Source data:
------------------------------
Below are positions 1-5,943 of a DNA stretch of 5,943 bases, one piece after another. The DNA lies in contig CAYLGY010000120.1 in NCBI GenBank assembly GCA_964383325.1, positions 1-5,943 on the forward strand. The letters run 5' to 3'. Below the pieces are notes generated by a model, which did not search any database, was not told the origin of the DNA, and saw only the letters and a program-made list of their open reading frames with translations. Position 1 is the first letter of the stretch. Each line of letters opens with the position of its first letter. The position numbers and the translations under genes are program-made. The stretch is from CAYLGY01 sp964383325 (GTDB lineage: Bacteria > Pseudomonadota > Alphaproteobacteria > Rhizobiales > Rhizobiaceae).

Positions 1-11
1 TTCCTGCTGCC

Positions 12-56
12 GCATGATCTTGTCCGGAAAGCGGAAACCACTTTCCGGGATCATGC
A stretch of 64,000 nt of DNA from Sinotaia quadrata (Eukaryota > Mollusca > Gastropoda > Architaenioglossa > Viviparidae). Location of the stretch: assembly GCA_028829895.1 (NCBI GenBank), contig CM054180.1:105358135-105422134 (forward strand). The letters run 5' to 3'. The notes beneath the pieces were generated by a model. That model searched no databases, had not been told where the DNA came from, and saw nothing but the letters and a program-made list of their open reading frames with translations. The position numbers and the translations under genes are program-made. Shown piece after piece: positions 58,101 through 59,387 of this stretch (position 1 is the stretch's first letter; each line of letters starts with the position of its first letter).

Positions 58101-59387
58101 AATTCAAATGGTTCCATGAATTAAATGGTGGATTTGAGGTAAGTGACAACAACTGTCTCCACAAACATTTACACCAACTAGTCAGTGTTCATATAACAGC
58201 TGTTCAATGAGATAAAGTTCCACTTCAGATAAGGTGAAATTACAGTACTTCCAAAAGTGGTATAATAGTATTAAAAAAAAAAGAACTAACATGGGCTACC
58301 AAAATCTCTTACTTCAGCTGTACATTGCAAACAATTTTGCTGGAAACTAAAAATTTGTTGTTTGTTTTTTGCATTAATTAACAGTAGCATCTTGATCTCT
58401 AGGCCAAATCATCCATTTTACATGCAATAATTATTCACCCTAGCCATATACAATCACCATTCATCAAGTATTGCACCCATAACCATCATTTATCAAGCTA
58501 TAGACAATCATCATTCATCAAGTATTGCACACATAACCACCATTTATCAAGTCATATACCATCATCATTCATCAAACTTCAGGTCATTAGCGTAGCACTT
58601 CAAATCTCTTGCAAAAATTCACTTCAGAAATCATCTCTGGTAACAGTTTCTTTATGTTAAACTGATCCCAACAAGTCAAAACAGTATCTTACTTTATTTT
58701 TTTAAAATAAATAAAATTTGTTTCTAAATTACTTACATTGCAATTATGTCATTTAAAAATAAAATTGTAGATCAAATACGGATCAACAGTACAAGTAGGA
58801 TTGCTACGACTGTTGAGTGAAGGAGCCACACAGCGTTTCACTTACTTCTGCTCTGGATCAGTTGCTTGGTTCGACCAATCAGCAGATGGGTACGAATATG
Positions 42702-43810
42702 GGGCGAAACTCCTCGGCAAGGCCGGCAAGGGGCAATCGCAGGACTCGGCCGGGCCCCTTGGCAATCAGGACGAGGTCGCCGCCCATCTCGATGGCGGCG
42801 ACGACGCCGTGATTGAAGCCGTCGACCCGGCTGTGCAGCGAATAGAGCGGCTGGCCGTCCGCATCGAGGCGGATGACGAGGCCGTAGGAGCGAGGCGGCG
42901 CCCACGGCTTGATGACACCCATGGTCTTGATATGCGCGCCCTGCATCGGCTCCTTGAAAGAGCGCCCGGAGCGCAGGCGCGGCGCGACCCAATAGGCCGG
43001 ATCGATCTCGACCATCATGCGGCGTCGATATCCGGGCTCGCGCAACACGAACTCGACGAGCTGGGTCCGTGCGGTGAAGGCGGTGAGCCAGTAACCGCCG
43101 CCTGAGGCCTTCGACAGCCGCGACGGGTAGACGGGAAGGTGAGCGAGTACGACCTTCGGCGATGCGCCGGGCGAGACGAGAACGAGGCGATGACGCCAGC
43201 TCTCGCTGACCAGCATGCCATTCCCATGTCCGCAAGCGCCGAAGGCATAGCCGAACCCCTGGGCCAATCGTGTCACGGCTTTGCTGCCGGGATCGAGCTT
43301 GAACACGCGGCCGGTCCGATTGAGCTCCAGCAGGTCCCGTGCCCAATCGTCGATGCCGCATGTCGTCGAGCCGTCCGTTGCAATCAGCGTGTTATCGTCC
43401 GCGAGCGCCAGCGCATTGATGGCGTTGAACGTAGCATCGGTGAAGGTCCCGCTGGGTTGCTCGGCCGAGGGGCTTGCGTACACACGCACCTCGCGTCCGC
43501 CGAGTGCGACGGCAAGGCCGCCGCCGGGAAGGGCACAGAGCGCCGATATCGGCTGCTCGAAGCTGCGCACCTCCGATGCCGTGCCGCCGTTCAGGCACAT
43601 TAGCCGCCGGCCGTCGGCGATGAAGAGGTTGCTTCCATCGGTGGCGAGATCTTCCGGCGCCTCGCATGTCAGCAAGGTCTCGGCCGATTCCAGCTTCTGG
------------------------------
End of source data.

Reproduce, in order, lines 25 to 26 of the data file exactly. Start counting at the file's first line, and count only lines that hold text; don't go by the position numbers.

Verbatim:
43501 CGAGTGCGACGGCAAGGCCGCCGCCGGGAAGGGCACAGAGCGCCGATATCGGCTGCTCGAAGCTGCGCACCTCCGATGCCGTGCCGCCGTTCAGGCACAT
43601 TAGCCGCCGGCCGTCGGCGATGAAGAGGTTGCTTCCATCGGTGGCGAGATCTTCCGGCGCCTCGCATGTCAGCAAGGTCTCGGCCGATTCCAGCTTCTGG